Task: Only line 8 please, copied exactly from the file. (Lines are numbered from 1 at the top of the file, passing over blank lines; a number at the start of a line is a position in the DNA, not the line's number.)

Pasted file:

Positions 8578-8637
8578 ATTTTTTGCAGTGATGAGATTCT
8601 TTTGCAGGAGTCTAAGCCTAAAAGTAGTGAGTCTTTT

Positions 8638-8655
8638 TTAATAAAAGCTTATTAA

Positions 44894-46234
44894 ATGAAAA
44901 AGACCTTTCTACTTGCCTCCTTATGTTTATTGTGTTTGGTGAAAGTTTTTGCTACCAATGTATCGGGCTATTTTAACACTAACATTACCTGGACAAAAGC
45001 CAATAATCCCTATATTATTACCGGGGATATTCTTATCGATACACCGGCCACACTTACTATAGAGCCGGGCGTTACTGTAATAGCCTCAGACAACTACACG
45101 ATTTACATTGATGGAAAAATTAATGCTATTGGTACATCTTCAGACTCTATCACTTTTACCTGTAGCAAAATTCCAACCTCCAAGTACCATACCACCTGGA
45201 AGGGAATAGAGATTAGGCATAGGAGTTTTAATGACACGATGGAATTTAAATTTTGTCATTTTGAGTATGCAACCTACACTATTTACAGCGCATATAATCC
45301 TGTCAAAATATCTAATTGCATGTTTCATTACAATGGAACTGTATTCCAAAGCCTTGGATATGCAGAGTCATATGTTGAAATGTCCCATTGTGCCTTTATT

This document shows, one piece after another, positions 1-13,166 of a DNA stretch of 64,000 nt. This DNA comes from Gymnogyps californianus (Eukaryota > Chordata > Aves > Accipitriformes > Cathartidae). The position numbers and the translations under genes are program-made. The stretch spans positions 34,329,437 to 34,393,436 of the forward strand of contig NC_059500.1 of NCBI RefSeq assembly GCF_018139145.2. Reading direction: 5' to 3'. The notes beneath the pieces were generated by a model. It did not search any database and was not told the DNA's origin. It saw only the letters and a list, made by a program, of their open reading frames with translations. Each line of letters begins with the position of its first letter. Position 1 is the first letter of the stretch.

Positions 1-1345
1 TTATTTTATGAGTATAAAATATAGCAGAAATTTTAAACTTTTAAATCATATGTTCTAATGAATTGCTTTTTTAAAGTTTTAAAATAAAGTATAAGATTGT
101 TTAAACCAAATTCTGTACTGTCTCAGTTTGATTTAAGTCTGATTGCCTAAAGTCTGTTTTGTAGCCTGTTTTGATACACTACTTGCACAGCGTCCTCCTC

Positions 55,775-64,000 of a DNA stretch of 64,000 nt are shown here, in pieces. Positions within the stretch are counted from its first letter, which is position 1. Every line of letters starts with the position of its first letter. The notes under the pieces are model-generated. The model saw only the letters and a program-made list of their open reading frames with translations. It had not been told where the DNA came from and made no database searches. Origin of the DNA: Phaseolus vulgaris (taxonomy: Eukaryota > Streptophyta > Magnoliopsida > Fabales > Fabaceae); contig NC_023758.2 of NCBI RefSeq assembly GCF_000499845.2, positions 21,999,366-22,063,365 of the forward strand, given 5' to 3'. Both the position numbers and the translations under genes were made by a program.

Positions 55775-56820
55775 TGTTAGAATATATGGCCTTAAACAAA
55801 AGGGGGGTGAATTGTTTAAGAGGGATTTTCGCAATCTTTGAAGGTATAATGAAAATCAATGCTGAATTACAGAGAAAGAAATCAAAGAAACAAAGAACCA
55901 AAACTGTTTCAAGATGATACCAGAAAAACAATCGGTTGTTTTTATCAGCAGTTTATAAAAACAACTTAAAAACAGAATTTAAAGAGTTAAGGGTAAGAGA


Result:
44901 AGACCTTTCTACTTGCCTCCTTATGTTTATTGTGTTTGGTGAAAGTTTTTGCTACCAATGTATCGGGCTATTTTAACACTAACATTACCTGGACAAAAGC